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V"- LXX....>"° 23.355.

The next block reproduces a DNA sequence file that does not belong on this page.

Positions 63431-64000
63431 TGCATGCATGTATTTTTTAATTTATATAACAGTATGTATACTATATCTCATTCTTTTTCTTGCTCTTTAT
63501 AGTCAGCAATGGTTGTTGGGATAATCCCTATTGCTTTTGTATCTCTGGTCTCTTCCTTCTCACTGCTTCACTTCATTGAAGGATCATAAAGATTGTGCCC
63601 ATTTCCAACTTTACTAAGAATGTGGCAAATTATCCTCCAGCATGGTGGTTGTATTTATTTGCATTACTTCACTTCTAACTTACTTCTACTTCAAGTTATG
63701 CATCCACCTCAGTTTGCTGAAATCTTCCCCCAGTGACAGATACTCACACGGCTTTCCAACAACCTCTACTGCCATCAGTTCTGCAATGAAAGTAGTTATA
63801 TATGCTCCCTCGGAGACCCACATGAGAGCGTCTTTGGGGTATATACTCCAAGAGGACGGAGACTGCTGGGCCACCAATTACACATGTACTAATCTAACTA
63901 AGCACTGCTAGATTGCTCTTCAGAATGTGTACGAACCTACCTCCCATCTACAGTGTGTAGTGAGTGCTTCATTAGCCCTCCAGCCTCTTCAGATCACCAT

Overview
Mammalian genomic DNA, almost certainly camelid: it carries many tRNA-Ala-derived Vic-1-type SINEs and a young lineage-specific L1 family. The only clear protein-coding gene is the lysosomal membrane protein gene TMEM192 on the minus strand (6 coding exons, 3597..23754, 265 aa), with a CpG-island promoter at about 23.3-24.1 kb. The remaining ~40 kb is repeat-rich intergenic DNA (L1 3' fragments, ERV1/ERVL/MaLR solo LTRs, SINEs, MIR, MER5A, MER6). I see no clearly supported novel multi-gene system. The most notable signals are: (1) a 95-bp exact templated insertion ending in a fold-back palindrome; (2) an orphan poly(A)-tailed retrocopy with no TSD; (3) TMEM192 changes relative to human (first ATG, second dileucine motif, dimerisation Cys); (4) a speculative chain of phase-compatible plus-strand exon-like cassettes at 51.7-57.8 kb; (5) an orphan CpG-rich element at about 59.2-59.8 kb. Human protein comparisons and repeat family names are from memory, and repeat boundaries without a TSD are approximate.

STIMSON HITS MR ON JUDICIARY TRAFFIC Quotes Refusal to Nominate Judge Whitney as Typical of Tammany. MURPHY AMD MEN HUNGRY Warns Enthusiastic Audiences Upstate Against Turning Over EScient Government to the Tiger. Jamestown. N- Y- Oct. 15.— 1n a new attack on Tarr.mar.y Hall here to-night Kenry L. Stimson. Republican candidate for Governor, revived "Fingey" Conners? Ftntemerit. made a *hort time before fc*: was deposed by Charles F. Murphy es Democratic state chairman, that Tam many compelled payment for judicial nominations. H«* Quoted from an interview given by th* rrdouhtabl^ "Fingey" at that time. Bsyine that ho would "produce the pr.ods" on this question of judicial as ses-srnerits This matter Mr. Stimson coupled with the turning d>">"wn of lawtsee Whitney for a nomination as a sample cf the ■si n f government Tammany and the Tammany ticket would give to tiie penile of the state. Two med h^rc or..- nn pen air affair in a square in front of the Hurr. phrey House, the oth*»r a teaw whal smaller meeting in the City Hall, wound ur one of the hardest days Mr. Stimson has experienced on his upsUtte stump- Ing trip. H'> spoke in all at sixteen ( meetings of varying size during the day, Jrom tb*> r^ar end of his special car. ; from platforms erected in the open, and j at hall<; and theatres. Most of bis work i v - as done despite a cold, threat-piercing \ drizzle. Yet the reception h** got her*? to-nicht. : ir. Republican Chautauqua County, made [ W to him for anything h*> suffered dur ing his hard day. L«vel headed observ er* said it compared very favorably in number? ar.d enthusiasm with the re- j cf-ption accorded Theodore Roosevelt j ■when h«= spoke here, allowing for the j cifT^rence in conditions. It was almost j as warm as that which Governor [ughes i us^d to gft, and Hughes was extremely j c]os=o to the hearts of the r^ople of this , section of the state. Wa-m!y Greetsd All Day - hearty. From th*> t:m-» he left HornelL early this mnrv.intr. through Ailegany and Cattaraug'js count ie«. and over into Chautauqua. goodly throngs met him at esch stop: his car, the Twilight, was crowded with local leaders, who (ranted to rne«-t him and talk wirh him for ;i TT^rner.t about th«? campaign; evidence Cropped forth that th*-re was an organ ization at work which was taking in terest la the candidate and the outcome <>f his candidacy. Particularly was this true In Allrgany County and her*? to-night. Stnt<-- O~>m rr.itteemsr. Utter JoineJ the party at Kome'l this mornir.g and was on the j"b until Mr. Stimson was tucked into t-f-i to-nirht. Minor Wellman. county chairman of Ailegany and a classmate cf Mr. Stimson at Yale, cam'? aboard tisfi cv.r at th<» first station in his county. H<- stayed through the rest of th<» trip. Arsorr.blyr^an Jess-* Phillips travelled *:rh the Stimsor. party through Ailegany County. The day's trip was through ro?k-ribh«-<i Republican territory, which n other ytiirs has yielded banner Republican majorities in The various co-:nties. T*-.e prosed? are that it won't fall off a great deal, though indications nf disaf fection are apparent in some parts of it. This <_ity. for instance, har!- i a con t:cerabl»=- d<*£Te<? of "Rooseveltophobia," and there are financial influences op i/oec-d to the Republican ticktt at work erir-nc rai'road men, workingmen in BSBBS of the big fartories in this vicinity east oth"r rn<r. in the general field of or psr.izfd labor. Harder F pM Than Usual. lirsp:t° this. ?tate Committeeman ; ITtter says the counties in bis district \ will do Just about what th«°y have been £"!ng tcr the Republican state ticket in i*^ent y.-ars. "We rral:z<* that wa ■"--» to have a harder fight than usual this time.~ he Fasd. "bi;t we're prepared to meet it. "TVe are knrnvn as good Republicans up here: we ar«» proud of the title, and we aren't going to let anything happen to tarnish that reputation. I was told the other day by state Chairman Prentice that funds w^re low. All right: we'll l:nar,ce this district, ai we'll do the ■work right, too.** Assemblyman Phillips Is having ■ vie orous fight made against him, which may rp.^sc a falling off of Republican * otes la Ailegany County. The issue used ajrainst him is direct nominations, despitf the fa.-t that he hits pledged hlm s«jr to support th*- platform, and that Sir. Stimson canw out to-dny with an i-dori -dor- mem of him by asm*. A con- Fiderabl? desai i of Republicanism , n his county is united with the Democrats to oppose him on that Issue, and is pow erful en" U gh to make troui.lf. Assemblyman Augustus Allen, of this «it>. who is retiring, says he thinks this . .-unty will giv- about T.-'hk, votca for >Umscm. a n<.r:r.al vote. It may do bet ter, hut *he thinks that figure is a safe i st!mat«*. Stimscn Likes Campaigning. Mr. Ftirr.son had an interesting trip to-day, if it was a hard one. He is get ting a lot of fun as well as some valua ble *xperienc«? out of his campaigning, and t*lls his audi^nc^s that whatever th« result of the election he will be eternally the debtor of the people for the broaden ing effect of his campaign tour around the state. The expedition left Horn*>ll early this morning. The first stop wu at Almond. Just ovf-r th* lin* ■ Ailegany County. There Mr. Stimson made a brief rear platform talk to a group of persons, who tried vainly to shelter themselves from a driving rain. Then the special train went is Alfred < or.Unu'd uo •ervnd ttmgr. T»-d«y. fair and cnoirr. To-morrow. lnrr<-:»»lnt cinudines*. ■ ;,li.- ANI- GRAHAX E-WHTTE ABOUT Tu START. GERMANY BUSY IN EAST i Bid for Turkish — England's Action in Persia. [By Cable to The Tribun*. ! L«onc!nn. Oct. '2ii. — Germany, according to statements in the Berlin papers, has definitely decided to tal active part j in Near Eastern and Middle Eastern af j fairs. Th^ Turkish loan has tiled as lar as France is concerned. Germany will, therefore, offer money on easy | terms, and no political conditions will be ! attached. Meanwhile "The Daily N. v= • points out that the British ultimatum to Per sia is construed in Turkey, and will be construed throughout Islam, as a threat! to destroy the integrity of the |i#ansne tan state, and Turkey, in protesting I against the British action may count on the support of the Mahometans through out th-e world. There la evidence. adJs "The Sews," that the British Foreign Office is aware that — ■ ultimatum to Persia i3 a blun der of the first magnitude, and would like to withdraw trom the course which i: had marked out. The question of an "All-Red" cable route between Great Britain and the oversea states is likely m become acute ir the near future. It will probably be bmught before the British public, says "The Standard," by the discovery' that th*- present Atlantic cables have parsed into th<? hands of a great American trust. i A PLOT TO RUIN FRANCE Startling Assertion of Premier — Charrbers Stormy Session. Pari?. Oct. 25.— When the Chamber of Deputies reassembled to-day, after the government had be<-n attacked by the Socialists, Premier Briand caused a sen sation by ssgring that he had proof, through confessions of the leaders of the recent railroad Ftrike. that thore was a deliberate plot .to ruin France by vio lence, anarchy and civil war. In closing his speech the Premier said that the < abir:- I was studying lan to prevent a repetition of such itrikea, while ;it the same time guarding the legitimate riehts of wage earm-rs. The Stx-iallst members of the Chamber made a violent demonstration against ■ M. Leplne. Prefect of Police, and the lwad of the police was forced to with draw, the session bring suspended.' Then I they denounced th** ministry fur throw : j nfr th<» military reaovn • of the country t«i xhe. service of capital, assorting that sucli a procedure only Increased the war ■ . m<-m '•lassos. The discus.slon went over until Thursday. Several interpellations on the subject of the rc-«ent strike w.-r> made, BM for and some against the right of the rail road m^n to ff>rm unions and >-trik.». AHbtber called for thi- dissolution of the ' National Federation at Labor, on the BTCund that it was revolutionary. President Fallieres and the members of the «'abinet are being guarded con- i stantly aa The result at the appearance at an anarchistic circular condemning the- ministers to death because of the conviction in the courts of th<* militant ! members among the railway strikers. A NEW TRAIN. Th<* Southern's Southeastern Limited ea periaily for AJkon. Augusta, Florida, also I Colombia. Savannah, et-:. Beginning Nov. i 27th. Through from New York direct via P i: K. an<t Southern Ry. N. V Ofßce, 161 Fifth ave., cor. Z'jlh St.— Advt. ' NEW-YORK, WEDNESDAY, OCTOBER 26, 1910.— FOURTEEN PAGES. ** FOl'R AEROPLANES IX THE FIELD OF THE CAMERA AT ONE TIME AT BELMOXT PARK Lefl to right: JohMtioeje, in a Wrigbt bipssne; <Jrahnni*»-Whit*». in ■ rtii—n bintaae; Latham, in hi< aJitoteettc ssOßaylat; BhbMT, in a Wrl*h* biplane. FRENCH RIDERS COMING t I Three Officers Chosen to Appear at the Horse Show Here. !Ry Cab!* to The Tribune] Paris. < i.-t. IT). —By the courtesy of i General Brun. Minister of War. three '. French cavalry officers, all graduates of | the cavdlry school of Saumur, will leave ! I'aris on Friday for Xexv York to take i part in th<* Hors»^ Shotv at Madison ; Square Garden in November. The names iof those officers are Lieutenant Boger i Mallarme, of the Ist Dragoons: Lieu ! txr.ant H«nri Joiibois, of the 4th Dra ! or.s. and Lieutenant de Ifealou, of the ! same regiment. They will <-a\:h be ac i cexnp&nled by two troopers <if their re | spoctive spjuadroas, and each officer will ! tak? two chargers. These young officers, besides being j first rate gentlemen riders, have fully ! mastered the intricacies of the haute ; ! ecole, snd are admirably qualified to i represent the* highest traditions of j French manage as handed dowa by the ! old regime an<l developed at the famoua ; cavalry school of Saumur. Great credit | j for this enterprise is due to Ambassador i Bacon. General Brun, Minister of War, ; and M. Pichon. Minister of Poreign Af | fairs, who all three enthusiastically car- j ! ried «>ut this Franco-American idea, j I which was first suggested by James ! Hazen Hyde and was made practicable : by the sportsmanlike liberality of Alfred Vanderbilt, who has assumed all the x penaes of bringing to New York this brilliant and characteristic detachment \ of French cavalry. '. A GREAT LAKE DISCOVERED. Winnipeg, Oct -According to a dis patcn received here from William Drulard. of Windsor Ont.. now ta Edmonton, AJ berta, a lake, supposed to tie as larxe as I^ake Superior, has »een discovered in the Canadian Northwest. Indians arriving from tho Far North brouirhi the Bton to Edmonton that gov ernment surveyors made the discovery. POLITICAL CALENDAR. Henry L. Stimson made sixteen speeches in Atlegany, Cattaraugus and Chautauqua counties, winding up the day in Jamestown. E*- President Roosevelt spoke at several cities in Central New York. He replied to John A. Dix's denial of connection w.th the Wallpaper Trust and to Judge Baldwin, of Connecticut. Bankers, busiess men and lawyers organized the Stimson Club to aid the candidacy of Henry L. Stimson. Mr. Stimson's former law partner denied the charges made by Martin W. Littleton on Monday night in Brooklyn. John A. Dix made his first political address of the campaign, since his speech of acceptance, in Buffalo. Th« Democratic League held a mass meeting at Carnegie Hall. TO-DAY. Henry L. Stimson will speak at Niagara Falls, Lockport. Albion and Medina, with a night meeting at Rochester. Mr. Roosevelt will speak at Oswego, Richland, Watsrtown and Ogdens burg. The Independence League will hold a mass meeting at the Yorkville Ca sino. No. 214 East 86th street. FOUR CENTENARIANS SAFE Fire at Home of Daughters of Jacob Frightens East Side. SMOKE STOPS THE FEAST Esther Davis, 116 Years Old, One of the First of 105 Women and 80 Men Rescued. Thre.. women and one man. all more ' than one hundred years old. were among , those rescued whxn a fire broke out in j the cellar of the Home of the Daughters of Jacob, in East Broadway, at S o'clock i last evening. Although the fire never ! got beyond the cellar, the smoke be came- so dense at .times that rescuers were forced to crawl into the building , oil their, hands And knees to reach the folaspeople | There t Hftre 105 old women in the i home, and in an nnn«x were eighty old I men. None of the inmates was less ithan sixty-five years old. and tl • of! ! them were able to make their way to the street without assistance. On the third floor v.as the hospital. This contained j ! fifty-three of th^ old women, many ■ ol whom had been confined to their beds i : from six months to six or more years. Mrs. Esther Davis, 116 years old, was | ' one of the first rescued. Sergeant James I Edwards, of the Delancey street sta- . i tion. and Emanuel M. Maltz, of No. 265 i East Broadway, who ran into the build- i ing as soon as they saw smoke, carried j the old woman down the stairs be- I tween them. Patrolman Poten, after sending in a i 1 call for reserves, carried down Mrs. B. Marcus. 106 years old. wealthy and a ! beneiaetor of the home in which she lives. Patrolmen Jacobs and Rennahan, of the Delancey street station, and Patrol men Maloney and Gilloly, of the Madison ; street station, which is Just back of the j borne, rescued others, including Mrs. S. Harris, 1011 years o!<l. who has been bed- ( ridden for six years; and Mendel Dia- j mond. IDS years old. They were carried j down -the stairs through dense smoke. Superintendent Albert Kruger and his I wife. Helen, who is matron, assisted in the work of rescue. Kruger ran the elevator while the smoke was at its thickest, and brought down dozens of j the old women. Mrs. Kruger hustled I around among them and directed the ; work of the nurses. . Dr. Philip Gro- ' gunsky, the house physician, who lives at No. 16S Madison street, ran to the Keae and took charge of the fire escape on the Scammel dtreet side. He helped down a number of women and men. Damage by fire was estimated at .<l2."k>. but the damage by water will bring the j total up to $1,500. EQUINE PENSIONER DEAD Blacky, the Late Dr. Guernsey's Horse, Lived 15 Years in Retirement. [By Telenraph to The Tribune. ) Plshkll] Landing. N\ Y., Oct. 25.— Blacky, the old and faithful black horse owned by Miss Florence Guernsey, a prominent New York, clubwoman, died at her home here this afternoon. Blacky was thlrt>-flve reara old, and for fifteen years hail lived a re tired life. The horse was owned by the late Dr. Egbt-rt Guernsey, of New York, and was driven by the physician in his ex tensive practice In Manhattan. Recently Miss Guernsey sent out printed slips, en titled "A Prayer of a Horse." It waa an appeal to all hors« owners to use kindness toward their animals, and was inspired by her love for Blacky, so long driven by her father. PARADE OF 3,500 GEESE Lured Through City Streets by Man Dropping Corn. Maysville, Ky., Oct. 25.— The unusual spectacle of a parade of 3.500 g©ese waa witnessed her- to-day. The birds, which came from the mountains of Eastern Ken tucky, were lui -^ thr.iugh the streets by a man dropping corn. The ge«se were unloaded from a car in the Louisville A Nashville R;illroad > ard.i af.er making the night hideous with their SOSM Four thousand w»re In the rloik when the train started from Eastern Ken tucky, but several hundred died from over crowding while In transit. The geese were tak«»n te a farm mx niki from t:us ,-it\ to be fattened for toe Eastern markets. BiG AUTO CUTS HS IN TWO Dr. R. T. Irvine, of Ossining, in Light Car, Hurled Into Gutter. IN HOSPiTAL BADLY HURT Body Found Near Machine, with Fire Creeping Toward — ! Speeding Car Not Found. During a brief period of semi-con i sciousness. Dr. Robert T. Irvine gasped ! oat to the half dozen fellow doctors and [ several nurses in the Ossining Hospital I last nisrht an explanation of how he | came t.i be found yesterday afternoon bleeding and unconjcJiW near the wreckage of his automobile. The.at tending physicians do not think he will live. They think an artery in the brain has been ruptured. "A big: machine came flying up the road on my side and cut me in two," Dr. Irvine told his attendants. When the police were infornted they at once set about t:yin r to ascertain who drove the car and where it went after \ smashing Dr. Irvine's machine. Every garage for miles has been instructed to hold any car seeking: repairs and to re port ill damaged cars to the police. The car which was in the crash mu*t have been badly damaged, it is argued, ', for it wrecked the light car driven by I Dr. Irvine. The doctor would probably ! have been burned to death but for the fact that there had heen a shower a half hour before h^ was hurt and the grass and leaves amid which he was hurled i were wet and sodden, so they only | smouldered instead of blazing up. Dr. Irvine was for many years prison physician at Sing Sing. He retired some years ago and has devoted himself to private practice. He left home yester <]av afternoon to go to Ardsley. He was alone in his machine, and as it had just been raining he wrapped a rubber poncho about him. He started by way of the post road. A little later a man driving a wagon up the mad saw a wrecked machine lying In the ditch near the north en trance to the Elliott F. Phepard place. Edward Beckett, of OsstsdJkg, going south met this 'Auunn and a few minutes later also saw the wrecked machine. He passed it. but saw smoke coming from th : leaves and grass near by. and when he reached the car he saw a man's body lying behind It. The fire was burning about the fert. having started from the car and leaking gasolene. Turning the man over Rocket t recog nised Dr. Irvine, and. obtaining help, had him plared in his auto and then drove to Ossining. The marks on the road indicate, it is said, that the crash of the cars must have been terrific. The doctor's machine was raisfd completely off its wheels and hurled into the gutter The other car skidded so that it must have almost up set. It Irvine has a bad cut on the hack of the head and a contusion on the up per part of the hips and base of the spine. It is not bi Is skull is fractured, however. He is about fifty years oM H»* is Henlth officer of Ossin ing. NO ELEPHANT FOR "CONNIE" Their Gift Turned Down, "Fans" Face Its Board Bills. [By Telegraph ta Th* Tribune] Philadelphia. Oct. 2">. — s«-v<>ra! local admirer* of "Connie" McGUHcuddy en deavored to-day to give him a real live olephant Of about two tons weight and with an appetite that lakes at least three bales of hay to satisfy. "Connie" h;i« it ' coming and didn't wait to make a polite sortsQ "not at home" announce ment. Mrs. McGttltcuJdy mt?t the dele gation and informed the "frenzie 1 •fans' " that "Connie" was not at name, and that she had no place to put an elephant, aa the garret was already full of discarded baseball uniforms. The elephant wa.t purchased from •* New York dealer by Van* Brother*:, wealthy local contractors and poli ticians; Magistrate I'.-er Hughes an4 tboul flftv other "fans." They are pay ing its board, ami ar* wondering to mpht.how tney can Hwde "Connie" \o accept It aa a team mascot. -nTyjr'T? AVT? . /■♦ITXTT' la CUy of >*ew York. Jersey Cttr mad Hobofcg*. MISS ELEAXORA SEARS STEPPING TO HER BBAT IN GRAHAME-WHITES M.Vfii.VE. ♦ — . CLERGYMAN "HITS THE LINE" In Football Toga Coaches Eleven Through Hard Practice. Dressed in the toss that he wore when he played football at Dartmouth College a few years ago. the Rev. Benjamin T. Marshall, pastor of the First Presby terian Church, of New Rochelle. ap ! peared on the gridiron yesterday after ' noon to coach the u am of the Baraca Bible class, connected with his church. Mr. Marshall put the eleven through some hard practice in preparation for the game with the Trinity G'.iard. of Trinity Church, on Election Day. Aflat practice he said "I never felt better in my life, though I expect I will be a little stiff to-m.-r row; but it has done me good. I was i little awkward at first, but it all CSJM I hack to me after a few scrimmages. It 1 is rather difficult playing new rules after tli3 old ones of my coOesja days." WOMAN SAVES POLICEMAN Puts to Rout Gang of Rowdies Who Attacked Him. Although only five feet four Inches in heisht and of light build. Mrs. Brady, a matron of the Brooklyn Board of Health, sailed into a gang of rowdies who were beating a prostrate patrolman in West ."lid street yesterday afternoon and scared thorn or. After dispersing the men she walked ta haf haasa, a: N- . 53S West ~>M street. Patrolman . Collins, of the West 47th street station, was the victim of the as sault. He found that several men were going from store to store in .~2.1 street demanding money. He had grabbed one of the men by the collar and started for the station house with him, tea the oth ers ran up behind him and bore him to the ground. They then started in to beat him with his own club and to kick him in the face and body-. Collins was rap idly losing consciousness, when Mrs Brady came down the street. Snatching Collins's club from one of haj assailants, she attacked the men, who were so sur prised by her onslaught that they fled. An ambulance was summoned from Fl'Viver Hospital. It was four.d necessary to take twenty-seven stitches hi '"ilins's scalp. His body was also badly bruised. NEW YORK WOMAN SUICIDE Miss Ethel Hardcastle Kills Her self While Temporarily Insane. [By T»t?ra.ph to The Tribune. 1 Weston. Mass.. Oct. 2.>.— Miss Ethel Hardcastle. daughter of Frank Hard ! castle, of New York City, a aarvoaa pa tient under care of a nurse at DTab'oing tcn l>idge. was found dead to-night alongside the traek3 of the Boston & Maine Railroad, two hundred yards from the lodge. « The young woman, who Is about twen ty-six years old and lived in New York at the corner of l^Oth street and River side Drive, had slipped from her room during the temporary absence of her nurse. She wa<« found an hour later, her head crushed in. where she had thrown herself under the wheels of a passing train. The medical examiner. Mr. West, of Newton, who viewed rh»> body, said death was due to suicide during temporary insar. Miss Hardcastle had been a patient at Hillside Sanatorium, in Waltham. v for four months, until three or four weeks ago, when she removed to the lodge, a summer resort. Her mother in New York, is said to be at the point of death, and an effort will be made to keep th« news from her. TAMMANY LEADER INJURED Michael J. Hassett's Skull Frac tured in Automobile Smash. When the automobile in which he and several men were speeding down Amster dam avenue lost a tire at an early hour this morning Michael J. Hassett. Tam many leader of thr 2Sth Assembly r>'- trict, was thrown from the car and seri ously injured. He sustained a fracture of the skull, internal injuries an.l many contusions. Hi was immediately rnahed to th»* Washington Heights Hospital. where it was said his condition wa crit ical. The machine was returning from th» Arrowhead Inn. at lTlnh street an.l Broadway, and the man at the wheel was driving the car at high apaaaX It • j ■ I Is said. p. F. COLLIER ESTATE. $2,783,755. Albany. Oct. 25.— State Controller Will ian\a has recetvea a tax of J3>.77» under the | transfer tax law on the estate of the late Peter V. Collier, of New York. It is stated the sstat* wa« appraised at C7<J,7jo. LONGEST GERMAN FLIGHT. Darmstadt. Bsase, Oct. IS — August Euter ! esMMbSiMd ■» German record to-day by rl> ing three hours, six mlnut«H <tn<l eleven ssc onds in a military aeroplane of his own ' construction. . m SUNDAY DAY TRAIN TO MONTREAL. TtiuwMTh Parlor Car vta Rutland Line. leaves il'inj <'«-ntra Terminal daily Juo ' A. M • PLone 631u Mail.— Avlvt. WRIGHTS CAPTURE HONORS OF MEET Anrther American Day at Bef ment Park, with Dayton Brothers Far in the Lead. JOHNSTONE UP 7,303 FEET Orville Wright Again in the Air — Make 3 Wonderful Speed in Trial — A. A Eyan , Catches the Fewer. HIGH ALTITUDE RECORDS. Flenri ffTiwrilfli <w*rld*« rwnrl>. Mrirr ir*!r.n. ri— October s. wia. a.iM fr-t. G*orre Chawru sWf*«bis»wV *rptemb*T in. 1310. SJM i—t. I "in MBratw. rTVsW* S-ptem!v»r -i. l.vi»« n.ITZ feet. Johnston". Crlmnat Parti. Ortob^r 3S. 1910. 7.203 t**t. BsaSSti Belmant Park. fUtm**r 21. IT.". T.tor, "rt. Drnel. Iwiri V«tlaa«. \->irj«: 11. irMO. H.7.T* •■SB, BfinUm. Afiaatlr Cltr. -/ntx 9. t»M. CITS feet. I»nb» PaoOtan. Im* \=--l">. -twrnmrnrr t3, 1910. 4.1 4« feet. TO-DAY'S AVIATION PROGRAMME 1:30 p. m. — Gordon Bcnn-tt -limin itlon. 1:30 p. m. — Mlrhetin Cup aad th» # *Srt<!H ttftr Anmrirmm" trmphr. 4 p. m. — 4«rsmt nl:l;iidr. 4 p. ■•. — 'Cni— i nwitrr Ralph BBBSBSBja in a Wright aen> pian*\ made a new American altitude record of 7,302 feer at Belrr.^nt Par's yesterday. Ice formed on Mi goggles. He en i countered a snowstorm and felt the ! sting of sleet. Johhstone thereby took from Drexel i the record, of 7.103 IhKj made on Hon < >rvi!le Wright tri<*d the smail-st bt ! pIsJM in the world in the morr.ing and i after •irvset. It was the Wright racer. Roland Garros, of th<* Demoiselle. Isßssi Mr. Wright armmd the r-.i and one-half kilometre cour?'>. In th» even- BJsj the time was 1 minute 2< seconds; ' in the morning. 1 minute 2S seconds. The world record 13 hefd by Morane. the French champion, who ar RbeimS) , last summer made the distance In a Bleriot in 1 minute 24 seconds, or only two seconds better than Mr. Wright, for one and one-half miles. And Mr. Wright was not ir< his b#st. James Radley, the Enailahman. broke all Am'ricar. speed records for 'cross- I country by going twenty mil«s on a trip ito Hicksville and back In 19 minutes , 4S 2-5 saeaaßla Four started in this event; two sjot ' loe>t in the fog and the other, lloisant. | the champion foe; flyer of the world, went forty miles instead of tsJejsM be | cause he couldn't find the balloon. He was away 5S minutes -S seconds, and won second prize. Drexel, in a Bleriot. started at 4:23:34 and came down near Lynbrook. twelve miles away. He telephoned at I p. m. that he would come back in the mnrntnsj Men stationed In the balloon signtsel him. but could not catch his eye In the dark. McCurdy Also to Spend N>g«t Out. McCurdy, in a Cuxtiss, started at 4:27:33. and as he could nr>t flnd th« balloon came .jown near Rockvllle Cen tra At 5:30 o'clock he telephoned that the clubhouse might close for the nighr so far as he was concern*'!. He. too. v\ill return to-day. The Wright : yer«« got as" far awvy from everybody aa they could "vh^n they i struck their tents, ar the eastern end off aviation lane. They seem to mean to keep as far away from all other aviators as pos sible after the megaphone man an j nounces each contest. It was another American day, this ' time with the Wrights the big- chiefs of the tournament. JeesssteSM won the most mr>ney, 5**25. Hoxsey was second with $r>7s. The endurance prizes were won by Johnston*? and Hoxsey. each t.-wo hours in the air and the $7.V> prize therefor© was divided between them. Cmmt de Lessrps won altitude in first hour at »>.C9I feet in hi? Bleriut. Hoxsey uas "second at .".TOO feer in thi3 event, and s*"vnd at 4JSS2 feet in the next hour. Allan A. Ryan took his tlrat ride ta a flying machine at 5 o'clock with Hox sey in the Wright that Theodor- Roose \elt could not resist. Mr. Ryan sat where Roosevelt did and in a different but equally ciear war showed his enthusiasm i\ h?n du.vn. H« promised to b* at the field at 4 o'clock thi.» morning to Legia practice. Ryan a Complete Captive. "If you fee! that •vay at t»» or 2»» feet." said Wilbur Wright, "how do you suppose you will feel at 7.COC feet?" •I a.m going 7.."<C feet before I stop, and don't you forget it." replied Mr. Ryan. "It's the greatest thing I ever struck." Mr. Ryan smoked his cigar feverishly. His cheeks were burning red. He smoked throughout the two laps of th« ra*. He will probably b« made president of the Aero Club of America. Tht» other new faces ■n the soartss exhibitions belonged to Alfred Leblanc. the reputed French champion. with reservations in the minds si some; Cap tain Thomas F. Baldwin. C B Harmon sjsl Rene Simon, "when found make a • Simon has many movements no on* with a pellucid meaning o( Its own. H« prefers slMds and pylunes to low fences and will miss a meal to fly his Bleriot sidewisj .lie scraping acquaintance with a railroad water tank. Ho is) Simple Simon, but with a profound touch. Fifteen thousand persorw — why thera were not a hundred thousand was again a favorite — saw the mJst remarfca ! ble flying of the meet. Grahame-White. the punctual prom» nader for low altitude prices and grlacU ♦»■• .'• . '. *d*-